·         The ongoing effects of COVID-19

·         Fallout from Brexit

·         The cost of living crisis

Are culminating in a ‘perfect storm’ which is severely hindering service delivery from every angle.

Specialist VAWDASV staff are incredibly committed to ending VAWDASV, and it’s important to recognise the physical and emotional impact that the role has on individuals in the sector.

Staff supporting adult and child survivors of VAWDASV have ensured that essential, lifesaving and life-supporting services have continued under the strain of recent events. However, the ongoing challenge for the sector is that organisations are hampered by relatively lower wages, short term contracts and jobs carrying high caseloads and work out of hours.


In short, the VAWDASV specialist sector is starting from a place of limited resource and stretched capacity even ahead of the sharp rise in cost of living.


Difficulties with recruitment and retention of staff have affected the sector and increased instability and uncertainty at a time where people have needed it the most. Our State of the Sector 2021 report[1] showed that, staff retention is an extremely pertinent issue currently facing specialist services. As an example, our members are currently able to pay £20,541 for a support worker role, whilst local housing association pay between £24,000 -£26,000 for similar roles. Even for equivalent roles, specialist services receive significantly lower funding to offer wages. For instance, an ISVA in a rape crisis centre has a wage of £27,444 but the statutory sector run SARC offers a wage of £35,000 within the same locality.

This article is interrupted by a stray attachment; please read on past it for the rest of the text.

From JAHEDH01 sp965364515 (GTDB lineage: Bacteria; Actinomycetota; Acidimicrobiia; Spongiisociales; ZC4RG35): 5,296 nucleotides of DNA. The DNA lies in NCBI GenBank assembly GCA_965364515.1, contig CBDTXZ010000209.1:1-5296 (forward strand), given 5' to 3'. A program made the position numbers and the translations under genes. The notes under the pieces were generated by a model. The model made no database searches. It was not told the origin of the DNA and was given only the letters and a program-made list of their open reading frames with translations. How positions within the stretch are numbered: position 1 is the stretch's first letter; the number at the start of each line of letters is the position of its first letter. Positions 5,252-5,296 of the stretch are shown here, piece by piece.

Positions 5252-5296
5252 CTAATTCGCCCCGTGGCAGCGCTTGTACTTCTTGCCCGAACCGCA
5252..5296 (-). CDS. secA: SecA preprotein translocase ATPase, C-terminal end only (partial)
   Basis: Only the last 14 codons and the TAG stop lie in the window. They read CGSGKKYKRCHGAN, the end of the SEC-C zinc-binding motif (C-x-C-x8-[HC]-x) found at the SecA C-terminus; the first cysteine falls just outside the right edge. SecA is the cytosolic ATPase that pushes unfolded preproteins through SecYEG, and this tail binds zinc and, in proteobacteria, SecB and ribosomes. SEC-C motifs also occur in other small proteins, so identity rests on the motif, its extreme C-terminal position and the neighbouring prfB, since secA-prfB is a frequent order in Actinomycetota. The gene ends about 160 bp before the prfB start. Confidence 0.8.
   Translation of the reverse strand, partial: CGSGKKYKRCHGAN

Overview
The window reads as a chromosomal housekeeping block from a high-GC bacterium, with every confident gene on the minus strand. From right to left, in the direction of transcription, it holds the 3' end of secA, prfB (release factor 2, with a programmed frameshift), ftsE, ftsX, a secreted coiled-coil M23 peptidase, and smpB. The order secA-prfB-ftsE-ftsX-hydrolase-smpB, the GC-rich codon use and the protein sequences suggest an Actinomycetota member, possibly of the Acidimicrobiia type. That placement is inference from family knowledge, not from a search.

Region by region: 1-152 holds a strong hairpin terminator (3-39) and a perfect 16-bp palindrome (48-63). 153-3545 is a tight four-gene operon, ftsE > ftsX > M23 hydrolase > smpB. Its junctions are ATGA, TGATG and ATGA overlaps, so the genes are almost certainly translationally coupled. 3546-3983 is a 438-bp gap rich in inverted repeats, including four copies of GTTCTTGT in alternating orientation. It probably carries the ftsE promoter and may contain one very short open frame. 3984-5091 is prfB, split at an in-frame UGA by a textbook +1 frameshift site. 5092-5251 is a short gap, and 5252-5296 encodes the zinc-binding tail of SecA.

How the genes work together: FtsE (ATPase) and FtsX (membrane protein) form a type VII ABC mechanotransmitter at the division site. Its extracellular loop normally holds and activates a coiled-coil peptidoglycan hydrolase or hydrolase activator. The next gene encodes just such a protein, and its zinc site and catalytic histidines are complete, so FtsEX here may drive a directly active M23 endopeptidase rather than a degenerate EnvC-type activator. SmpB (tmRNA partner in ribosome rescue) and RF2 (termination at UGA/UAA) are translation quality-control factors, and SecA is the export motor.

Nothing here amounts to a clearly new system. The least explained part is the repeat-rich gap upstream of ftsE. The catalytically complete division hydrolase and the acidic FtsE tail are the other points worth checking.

This inequality is particularly stark in specialist children and young people roles where an   average local authority based role working with children pays 9.1% higher than those in the VAWDASV sector that require additional specialisms and skills. The specialist sector is working within tight budgets and has less flexibility than other organisations/ sectors to raise wages to attract appropriate staff when necessary.


Other challenges include:


Staff turnover, illness and difficulties recruiting have a financial and emotional cost. Delivering a trauma informed, needs- led service means having consistency and stability for survivors, particularly children and young people. These challenges have been intensified by sharp rise in cost of living. The VAWDASV sector workforce is predominantly staffed by women, who have been show to been some of the most negatively affected – ‘bearing the brunt of soaring poverty’[2].


“Keeping the same staff member is crucial in terms of building relationships with young people and with schools” – Specialist Service


At the core of delivering this work and achieving the ultimate goal of ending VAWDASV in Wales is the expertise of specialist services and survivors. Without a clear and dedicated focus on prevention and adequate resourcing which allows both services and survivors to properly engage, there is a slim chance of improvement on the current situation.